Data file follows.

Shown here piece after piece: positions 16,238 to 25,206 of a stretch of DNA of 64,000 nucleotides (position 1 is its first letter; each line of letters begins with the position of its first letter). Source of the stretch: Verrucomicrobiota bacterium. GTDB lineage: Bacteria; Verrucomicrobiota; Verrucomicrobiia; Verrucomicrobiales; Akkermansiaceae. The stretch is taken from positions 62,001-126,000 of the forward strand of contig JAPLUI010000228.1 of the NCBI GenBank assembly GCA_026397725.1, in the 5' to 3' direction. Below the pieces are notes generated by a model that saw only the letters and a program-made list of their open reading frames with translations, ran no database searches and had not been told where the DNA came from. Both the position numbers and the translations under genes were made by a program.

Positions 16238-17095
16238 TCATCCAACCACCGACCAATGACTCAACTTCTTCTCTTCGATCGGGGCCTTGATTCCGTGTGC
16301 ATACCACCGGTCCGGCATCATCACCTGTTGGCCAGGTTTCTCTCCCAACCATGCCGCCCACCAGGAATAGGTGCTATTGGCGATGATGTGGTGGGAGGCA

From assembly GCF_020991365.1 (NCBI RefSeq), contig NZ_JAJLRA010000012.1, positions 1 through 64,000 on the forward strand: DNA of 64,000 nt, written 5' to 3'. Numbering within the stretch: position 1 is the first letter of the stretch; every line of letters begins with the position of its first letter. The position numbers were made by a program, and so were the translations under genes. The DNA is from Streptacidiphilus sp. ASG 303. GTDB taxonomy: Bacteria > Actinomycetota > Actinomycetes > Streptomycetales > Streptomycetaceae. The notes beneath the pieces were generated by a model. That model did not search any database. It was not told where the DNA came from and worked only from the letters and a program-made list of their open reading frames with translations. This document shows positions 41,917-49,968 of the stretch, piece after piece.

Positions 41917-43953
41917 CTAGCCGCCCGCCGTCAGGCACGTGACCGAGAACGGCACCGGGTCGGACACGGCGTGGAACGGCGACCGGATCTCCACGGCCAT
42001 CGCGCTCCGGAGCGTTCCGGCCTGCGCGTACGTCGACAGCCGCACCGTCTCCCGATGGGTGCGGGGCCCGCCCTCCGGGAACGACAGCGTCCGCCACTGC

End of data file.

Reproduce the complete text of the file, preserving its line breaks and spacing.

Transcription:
Shown here piece after piece: positions 16,238 to 25,206 of a stretch of DNA of 64,000 nucleotides (position 1 is its first letter; each line of letters begins with the position of its first letter). Source of the stretch: Verrucomicrobiota bacterium. GTDB lineage: Bacteria; Verrucomicrobiota; Verrucomicrobiia; Verrucomicrobiales; Akkermansiaceae. The stretch is taken from positions 62,001-126,000 of the forward strand of contig JAPLUI010000228.1 of the NCBI GenBank assembly GCA_026397725.1, in the 5' to 3' direction. Below the pieces are notes generated by a model that saw only the letters and a program-made list of their open reading frames with translations, ran no database searches and had not been told where the DNA came from. Both the position numbers and the translations under genes were made by a program.

Positions 16238-17095
16238 TCATCCAACCACCGACCAATGACTCAACTTCTTCTCTTCGATCGGGGCCTTGATTCCGTGTGC
16301 ATACCACCGGTCCGGCATCATCACCTGTTGGCCAGGTTTCTCTCCCAACCATGCCGCCCACCAGGAATAGGTGCTATTGGCGATGATGTGGTGGGAGGCA

From assembly GCF_020991365.1 (NCBI RefSeq), contig NZ_JAJLRA010000012.1, positions 1 through 64,000 on the forward strand: DNA of 64,000 nt, written 5' to 3'. Numbering within the stretch: position 1 is the first letter of the stretch; every line of letters begins with the position of its first letter. The position numbers were made by a program, and so were the translations under genes. The DNA is from Streptacidiphilus sp. ASG 303. GTDB taxonomy: Bacteria > Actinomycetota > Actinomycetes > Streptomycetales > Streptomycetaceae. The notes beneath the pieces were generated by a model. That model did not search any database. It was not told where the DNA came from and worked only from the letters and a program-made list of their open reading frames with translations. This document shows positions 41,917-49,968 of the stretch, piece after piece.

Positions 41917-43953
41917 CTAGCCGCCCGCCGTCAGGCACGTGACCGAGAACGGCACCGGGTCGGACACGGCGTGGAACGGCGACCGGATCTCCACGGCCAT
42001 CGCGCTCCGGAGCGTTCCGGCCTGCGCGTACGTCGACAGCCGCACCGTCTCCCGATGGGTGCGGGGCCCGCCCTCCGGGAACGACAGCGTCCGCCACTGC